And then in the second week, cracks started to show.
After talks between striking stagehands and Broadway producers broke down unexpectedly Nov. 17, producers canceled the 27 productions shuttered by the Nov. 10 walkout at least through Thanksgiving weekend — and the closed ranks on either side of the dispute began to appear a little less close.
Behind-the-scenes chatter contends that the breakdown in negotiations was spurred by a rift in union leadership, with prexy of the Gotham chapter Local One, James J. Claffey, disagreeing with Thomas C. Short, head of umbrella union the Intl. Alliance of Theatrical Stage Employees, about what repped an acceptable deal for Local One members. With negotiations approaching agreement on hiring requirements for load-in but further apart on the work rules for running a show, Short was ready to strike a deal, but Claffey refused to budge.
Then early last week, the public perception of producer unity took a blow when James Sanna of Running Subway, the producing org behind holiday tuner “Dr. Seuss’ How the Grinch Stole Christmas! The Musical,” announced he’d go to court against the management side of the labor dispute, the League of American Theaters and Producers, to get his show open.
“Grinch” producers aren’t members of the League, and the musical has a separate contract with the stagehands owing to its unusually heavy performance sked. But the show performs in the St. James, a house owned by League members Jujamcyn Theaters — so while Local One agreed to take down the picket line from the St. James sidewalk, the Jujamcyns, out of unity with the League, refused to allow the stagehands back in to work.
On Wednesday, however, New York Supreme Court Justice Helen Freedman granted Running Subway an injunction against the Jujamcyns, effectively allowing the tuner to return to the stage. “Grinch” producers made plans to hit the boards almost immediately, lining up an astonishing 11-perf weekend schedule beginning Friday morning.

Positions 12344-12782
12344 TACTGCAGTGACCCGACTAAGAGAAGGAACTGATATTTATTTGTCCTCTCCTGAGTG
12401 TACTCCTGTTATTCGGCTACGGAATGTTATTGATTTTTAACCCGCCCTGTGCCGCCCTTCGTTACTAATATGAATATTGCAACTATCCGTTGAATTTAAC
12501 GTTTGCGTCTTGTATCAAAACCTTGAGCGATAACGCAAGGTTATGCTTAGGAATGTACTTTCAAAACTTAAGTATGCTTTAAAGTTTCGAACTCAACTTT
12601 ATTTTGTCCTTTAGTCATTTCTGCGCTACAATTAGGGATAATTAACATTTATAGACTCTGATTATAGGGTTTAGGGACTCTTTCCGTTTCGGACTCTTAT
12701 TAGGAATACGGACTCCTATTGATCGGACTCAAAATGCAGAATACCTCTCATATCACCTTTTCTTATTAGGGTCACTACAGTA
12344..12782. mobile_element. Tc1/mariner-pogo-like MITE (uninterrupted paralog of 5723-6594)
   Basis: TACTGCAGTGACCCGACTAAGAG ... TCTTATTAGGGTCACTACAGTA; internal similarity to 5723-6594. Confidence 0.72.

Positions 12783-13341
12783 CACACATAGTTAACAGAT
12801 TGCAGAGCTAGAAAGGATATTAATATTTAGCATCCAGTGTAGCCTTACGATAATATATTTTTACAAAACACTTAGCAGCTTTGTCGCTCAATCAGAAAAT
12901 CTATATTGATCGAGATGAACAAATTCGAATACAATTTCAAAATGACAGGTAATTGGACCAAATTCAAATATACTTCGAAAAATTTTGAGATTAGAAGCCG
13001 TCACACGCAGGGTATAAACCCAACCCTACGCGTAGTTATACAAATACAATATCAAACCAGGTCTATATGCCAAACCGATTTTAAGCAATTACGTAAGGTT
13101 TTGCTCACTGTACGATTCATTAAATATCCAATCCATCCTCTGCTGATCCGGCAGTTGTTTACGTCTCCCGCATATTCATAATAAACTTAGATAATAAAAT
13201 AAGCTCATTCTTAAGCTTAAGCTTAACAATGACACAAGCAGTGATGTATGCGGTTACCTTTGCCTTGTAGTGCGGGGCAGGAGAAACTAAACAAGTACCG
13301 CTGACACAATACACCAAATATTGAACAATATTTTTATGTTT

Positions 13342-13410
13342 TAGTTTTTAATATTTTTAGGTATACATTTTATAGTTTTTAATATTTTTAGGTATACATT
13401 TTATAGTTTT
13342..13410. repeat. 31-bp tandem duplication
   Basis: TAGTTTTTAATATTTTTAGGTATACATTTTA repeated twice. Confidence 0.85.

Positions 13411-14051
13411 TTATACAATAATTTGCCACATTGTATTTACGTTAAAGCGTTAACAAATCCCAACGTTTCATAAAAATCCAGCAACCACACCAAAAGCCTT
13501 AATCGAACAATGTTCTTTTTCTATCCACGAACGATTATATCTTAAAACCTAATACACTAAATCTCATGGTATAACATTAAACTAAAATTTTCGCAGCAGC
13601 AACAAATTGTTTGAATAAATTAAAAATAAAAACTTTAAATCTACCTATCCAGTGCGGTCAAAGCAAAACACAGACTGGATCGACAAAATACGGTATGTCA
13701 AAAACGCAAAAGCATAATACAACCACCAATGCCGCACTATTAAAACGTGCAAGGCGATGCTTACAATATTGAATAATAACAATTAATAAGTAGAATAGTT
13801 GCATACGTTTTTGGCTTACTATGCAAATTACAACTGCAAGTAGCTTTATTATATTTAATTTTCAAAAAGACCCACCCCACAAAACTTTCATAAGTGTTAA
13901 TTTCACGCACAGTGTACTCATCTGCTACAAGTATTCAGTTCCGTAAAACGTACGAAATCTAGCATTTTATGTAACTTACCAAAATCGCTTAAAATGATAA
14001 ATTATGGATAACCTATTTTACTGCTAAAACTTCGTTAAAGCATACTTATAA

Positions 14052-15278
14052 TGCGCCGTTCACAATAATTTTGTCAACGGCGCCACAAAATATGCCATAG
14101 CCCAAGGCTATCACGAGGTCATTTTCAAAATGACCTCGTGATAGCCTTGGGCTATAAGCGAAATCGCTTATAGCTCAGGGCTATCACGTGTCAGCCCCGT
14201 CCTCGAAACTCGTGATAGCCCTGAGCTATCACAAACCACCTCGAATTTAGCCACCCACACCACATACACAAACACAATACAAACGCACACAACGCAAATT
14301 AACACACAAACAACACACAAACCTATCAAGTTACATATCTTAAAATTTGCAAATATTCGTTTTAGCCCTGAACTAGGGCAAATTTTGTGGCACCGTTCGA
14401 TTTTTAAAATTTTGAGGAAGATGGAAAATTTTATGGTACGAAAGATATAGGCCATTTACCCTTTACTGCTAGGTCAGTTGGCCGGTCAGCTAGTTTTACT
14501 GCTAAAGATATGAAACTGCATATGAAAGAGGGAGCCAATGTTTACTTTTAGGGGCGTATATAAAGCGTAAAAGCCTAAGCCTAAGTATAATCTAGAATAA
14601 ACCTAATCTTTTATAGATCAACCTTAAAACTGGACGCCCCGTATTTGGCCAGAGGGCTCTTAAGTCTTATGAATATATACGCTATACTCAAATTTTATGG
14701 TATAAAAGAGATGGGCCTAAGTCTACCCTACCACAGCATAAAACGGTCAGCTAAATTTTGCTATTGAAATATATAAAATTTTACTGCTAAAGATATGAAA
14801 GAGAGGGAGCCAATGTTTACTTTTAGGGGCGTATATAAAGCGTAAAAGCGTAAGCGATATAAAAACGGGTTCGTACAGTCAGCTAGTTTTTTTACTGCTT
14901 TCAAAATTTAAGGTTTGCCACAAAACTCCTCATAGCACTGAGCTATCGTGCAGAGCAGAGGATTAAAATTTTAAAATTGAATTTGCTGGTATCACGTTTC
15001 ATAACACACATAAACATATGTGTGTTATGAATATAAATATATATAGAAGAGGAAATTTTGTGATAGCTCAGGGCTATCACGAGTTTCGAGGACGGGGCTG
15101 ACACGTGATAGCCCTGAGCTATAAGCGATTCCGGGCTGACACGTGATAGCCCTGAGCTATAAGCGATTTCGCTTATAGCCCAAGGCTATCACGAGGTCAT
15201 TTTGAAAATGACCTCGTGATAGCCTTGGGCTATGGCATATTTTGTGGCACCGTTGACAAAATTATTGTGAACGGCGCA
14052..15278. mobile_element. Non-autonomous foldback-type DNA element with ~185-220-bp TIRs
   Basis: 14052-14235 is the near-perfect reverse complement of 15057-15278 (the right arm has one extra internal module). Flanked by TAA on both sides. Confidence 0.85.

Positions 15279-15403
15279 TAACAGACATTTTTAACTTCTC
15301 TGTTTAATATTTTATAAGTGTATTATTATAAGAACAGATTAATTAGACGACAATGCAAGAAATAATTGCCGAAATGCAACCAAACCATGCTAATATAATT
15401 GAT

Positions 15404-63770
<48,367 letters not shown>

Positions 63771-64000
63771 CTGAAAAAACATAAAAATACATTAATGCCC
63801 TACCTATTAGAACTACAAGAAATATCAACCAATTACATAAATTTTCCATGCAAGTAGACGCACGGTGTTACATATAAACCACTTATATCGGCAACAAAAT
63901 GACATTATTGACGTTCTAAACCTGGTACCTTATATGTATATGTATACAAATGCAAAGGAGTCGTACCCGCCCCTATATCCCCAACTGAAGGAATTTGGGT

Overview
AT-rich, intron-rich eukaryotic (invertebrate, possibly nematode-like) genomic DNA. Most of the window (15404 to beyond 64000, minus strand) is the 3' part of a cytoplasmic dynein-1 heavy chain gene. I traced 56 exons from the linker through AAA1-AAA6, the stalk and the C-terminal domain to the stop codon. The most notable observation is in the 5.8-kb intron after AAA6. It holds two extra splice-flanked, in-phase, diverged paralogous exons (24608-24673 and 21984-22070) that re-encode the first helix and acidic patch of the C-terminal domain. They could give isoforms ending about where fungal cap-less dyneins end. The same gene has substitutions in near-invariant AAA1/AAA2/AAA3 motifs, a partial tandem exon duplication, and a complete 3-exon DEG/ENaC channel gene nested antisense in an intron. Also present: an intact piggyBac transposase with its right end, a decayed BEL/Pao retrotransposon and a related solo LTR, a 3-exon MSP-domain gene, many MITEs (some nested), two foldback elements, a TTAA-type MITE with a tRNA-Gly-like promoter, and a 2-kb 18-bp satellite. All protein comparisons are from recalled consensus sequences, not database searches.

Because the seasonal tuner was skedded for only a limited run, the producers argued that the lockout would irreparably damage their chances of recouping. They now seem to be looking to make up for lost time.
More strike-related legal strife came from the Nederlander Producing Company, owner of nine of the 27 Broadway theaters shuttered by the strike. The powerhouse org announced midweek it was suing Local One for $35 million in damages, claiming the strike against its theaters is illegal. Meanwhile, grumbling legiters juggled their skeds, with “The Little Mermaid” postponing its Dec. 6 opening and the limited engagement of “August: Osage County” extending its planned run by three weeks to make up for lost perfs.
Three of the four Rialto tuners selected before the strike to perform on the Macy’s Thanksgiving Day parade (“Young Frankenstein,” “Xanadu,” “Mary Poppins”) were, coincidentally, unaffected by the shutdown. “Legally Blonde” made plans to perform on the parade broadcast in costumes other than the ones locked in the theater, and while inspired TV viewers couldn’t rush out to see “Blonde” onstage that weekend, they could watch it on MTV Thanksgiving night.
As for the contract negotiations: By midweek, there was speculation about talks resuming, but no definite plans, sending the Rialto into the normally lucrative Thanksgiving weekend braced for sales that would leave few shows feeling thankful.